Mackay region women passionate about inspiring others
Here are four women with a passion for encouraging others.
And they aren't the only ones.
The Mackay region is full of incredible women who inspire, mentor, teach and pave the way.
Today is International Women's Day - globally it's about celebrating the social, economic, cultural and political achievements of women; locally it's about celebrating those grassroots women who help to inspire you each day.
Respected, hard working, driven - these are three words that accurately describe Mackay criminal solicitor Antoinette Morton.
The mum of three laughed that she was a late bloomer as a lawyer, initially completing an arts degree and working as a sponsorship officer before she began studying law through QUT in 2001 when her eldest daughter was nine months old.
Ms Morton said her original plan was to work in the not for profit sector, but she fell in love with criminal law during work experience while studying.
"And I've been doing it ever since," she said.
After moving to Mackay in 2009 Ms Morton established her own firm and the only criminal-centric law firm in the region before merging with Fisher Dore in 2017.
"It doesn't matter what workplace or what genre of work you're doing, I think it's always important to have strong role models of both genders," she said.
"But for women in particular there are so many challenges that we have because we bear children.
"We put this expectation on ourselves (to be) superwomen.
"We expect ourselves to be able to be parents, and work full time and study and develop and have amazing careers and be the mother who gets our children to all the extra curricular activities.
"So I think it's really important to have someone who has been through that and experience their own journey who can understand and support your experience and your journey."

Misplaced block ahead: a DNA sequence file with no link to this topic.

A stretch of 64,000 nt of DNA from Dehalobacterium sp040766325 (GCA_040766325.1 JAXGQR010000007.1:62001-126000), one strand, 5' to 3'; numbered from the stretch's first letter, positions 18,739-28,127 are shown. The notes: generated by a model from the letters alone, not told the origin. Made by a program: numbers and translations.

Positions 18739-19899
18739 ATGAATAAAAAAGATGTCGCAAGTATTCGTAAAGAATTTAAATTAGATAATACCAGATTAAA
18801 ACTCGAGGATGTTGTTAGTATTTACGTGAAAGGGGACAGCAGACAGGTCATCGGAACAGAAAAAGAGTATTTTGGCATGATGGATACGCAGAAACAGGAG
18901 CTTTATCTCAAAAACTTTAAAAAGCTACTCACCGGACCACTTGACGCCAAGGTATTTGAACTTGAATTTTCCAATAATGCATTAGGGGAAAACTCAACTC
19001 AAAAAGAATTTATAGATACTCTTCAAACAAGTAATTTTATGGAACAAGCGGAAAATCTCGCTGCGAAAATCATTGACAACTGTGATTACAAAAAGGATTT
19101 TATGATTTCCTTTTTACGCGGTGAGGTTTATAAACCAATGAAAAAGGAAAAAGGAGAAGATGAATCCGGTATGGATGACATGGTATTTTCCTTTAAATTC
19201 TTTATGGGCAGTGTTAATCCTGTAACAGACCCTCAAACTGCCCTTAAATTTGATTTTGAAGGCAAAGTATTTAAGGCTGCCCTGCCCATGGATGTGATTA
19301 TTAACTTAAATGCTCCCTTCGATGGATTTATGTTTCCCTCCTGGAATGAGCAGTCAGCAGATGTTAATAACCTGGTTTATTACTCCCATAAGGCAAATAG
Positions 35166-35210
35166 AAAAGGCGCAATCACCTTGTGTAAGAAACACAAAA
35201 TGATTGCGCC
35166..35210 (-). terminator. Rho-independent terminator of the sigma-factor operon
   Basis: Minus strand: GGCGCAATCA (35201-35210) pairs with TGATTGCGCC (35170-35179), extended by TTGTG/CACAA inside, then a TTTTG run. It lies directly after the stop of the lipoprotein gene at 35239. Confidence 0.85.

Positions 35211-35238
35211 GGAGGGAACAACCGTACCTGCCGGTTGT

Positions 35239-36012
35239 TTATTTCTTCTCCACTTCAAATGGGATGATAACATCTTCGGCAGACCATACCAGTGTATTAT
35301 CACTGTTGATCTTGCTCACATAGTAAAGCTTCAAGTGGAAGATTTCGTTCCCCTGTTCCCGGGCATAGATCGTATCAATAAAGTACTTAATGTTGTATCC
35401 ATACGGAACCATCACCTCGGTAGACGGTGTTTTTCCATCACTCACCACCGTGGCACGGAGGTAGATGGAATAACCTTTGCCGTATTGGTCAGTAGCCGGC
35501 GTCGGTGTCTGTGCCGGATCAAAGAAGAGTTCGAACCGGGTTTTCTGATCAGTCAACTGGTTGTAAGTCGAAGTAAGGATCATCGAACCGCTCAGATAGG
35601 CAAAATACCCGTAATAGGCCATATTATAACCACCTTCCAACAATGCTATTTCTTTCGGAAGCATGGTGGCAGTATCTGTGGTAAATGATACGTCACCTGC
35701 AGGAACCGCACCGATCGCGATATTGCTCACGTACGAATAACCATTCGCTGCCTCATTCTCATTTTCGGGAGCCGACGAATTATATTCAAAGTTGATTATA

Ms Morton said it was not only encouraging to see more female law graduates, but also women in the upper echelon of the judiciary.
"We have these incredibly strong women in our local community who are real beacons for all of us to aspire to," she said.
These women, she said, included Magistrate Bronwyn Hartigan and prominent law firm founder Jenny Hamilton as well as many other women who are managing partners, name partners and partners of firms in Mackay.
"I think it speaks to the regional centre as well … (and) I think it speaks to that change in guard from this concept of a boys club," Ms Morton said.
"I do think one thing that women do well is support each other."
Ms Morton is also heavily involved in regional junior hockey.
"That's more about providing kids with a really safe space to work in a team and grow and learn," she said.
"And we have some phenomenal volunteers and amazing coaches."
The busy mum is also involved with community organisations including the Mackay Hospital Foundation and YIRS One Stop Youth Shop.
For Crossfit 4740 coaches Tenneille Kattenberg and Tash Bovenkamp, every day is about encouragement.
Both fell in love with the sport, which then transitioned into wanting to help others to become their best.